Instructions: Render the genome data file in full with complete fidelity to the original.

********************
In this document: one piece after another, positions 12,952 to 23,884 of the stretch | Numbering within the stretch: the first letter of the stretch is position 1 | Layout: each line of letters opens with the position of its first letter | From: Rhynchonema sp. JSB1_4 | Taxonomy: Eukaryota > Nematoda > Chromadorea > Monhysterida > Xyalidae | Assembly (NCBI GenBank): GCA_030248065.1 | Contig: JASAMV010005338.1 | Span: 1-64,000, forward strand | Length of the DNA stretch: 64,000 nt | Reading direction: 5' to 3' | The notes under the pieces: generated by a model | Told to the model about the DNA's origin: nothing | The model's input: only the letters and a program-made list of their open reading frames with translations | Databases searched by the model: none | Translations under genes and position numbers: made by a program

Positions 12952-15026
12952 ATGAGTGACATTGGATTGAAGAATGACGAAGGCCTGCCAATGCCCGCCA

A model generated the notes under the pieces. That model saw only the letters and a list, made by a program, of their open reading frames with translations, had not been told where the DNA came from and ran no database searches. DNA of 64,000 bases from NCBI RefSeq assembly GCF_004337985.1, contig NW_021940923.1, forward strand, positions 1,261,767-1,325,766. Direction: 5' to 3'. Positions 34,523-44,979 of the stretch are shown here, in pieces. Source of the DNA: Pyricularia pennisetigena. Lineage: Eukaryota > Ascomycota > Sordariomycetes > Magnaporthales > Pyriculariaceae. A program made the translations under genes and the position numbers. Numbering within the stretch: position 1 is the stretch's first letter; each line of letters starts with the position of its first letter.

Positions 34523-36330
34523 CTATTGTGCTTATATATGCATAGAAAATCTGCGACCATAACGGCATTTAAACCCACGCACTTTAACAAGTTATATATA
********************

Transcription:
In this document: one piece after another, positions 12,952 to 23,884 of the stretch | Numbering within the stretch: the first letter of the stretch is position 1 | Layout: each line of letters opens with the position of its first letter | From: Rhynchonema sp. JSB1_4 | Taxonomy: Eukaryota > Nematoda > Chromadorea > Monhysterida > Xyalidae | Assembly (NCBI GenBank): GCA_030248065.1 | Contig: JASAMV010005338.1 | Span: 1-64,000, forward strand | Length of the DNA stretch: 64,000 nt | Reading direction: 5' to 3' | The notes under the pieces: generated by a model | Told to the model about the DNA's origin: nothing | The model's input: only the letters and a program-made list of their open reading frames with translations | Databases searched by the model: none | Translations under genes and position numbers: made by a program

Positions 12952-15026
12952 ATGAGTGACATTGGATTGAAGAATGACGAAGGCCTGCCAATGCCCGCCA

A model generated the notes under the pieces. That model saw only the letters and a list, made by a program, of their open reading frames with translations, had not been told where the DNA came from and ran no database searches. DNA of 64,000 bases from NCBI RefSeq assembly GCF_004337985.1, contig NW_021940923.1, forward strand, positions 1,261,767-1,325,766. Direction: 5' to 3'. Positions 34,523-44,979 of the stretch are shown here, in pieces. Source of the DNA: Pyricularia pennisetigena. Lineage: Eukaryota > Ascomycota > Sordariomycetes > Magnaporthales > Pyriculariaceae. A program made the translations under genes and the position numbers. Numbering within the stretch: position 1 is the stretch's first letter; each line of letters starts with the position of its first letter.

Positions 34523-36330
34523 CTATTGTGCTTATATATGCATAGAAAATCTGCGACCATAACGGCATTTAAACCCACGCACTTTAACAAGTTATATATA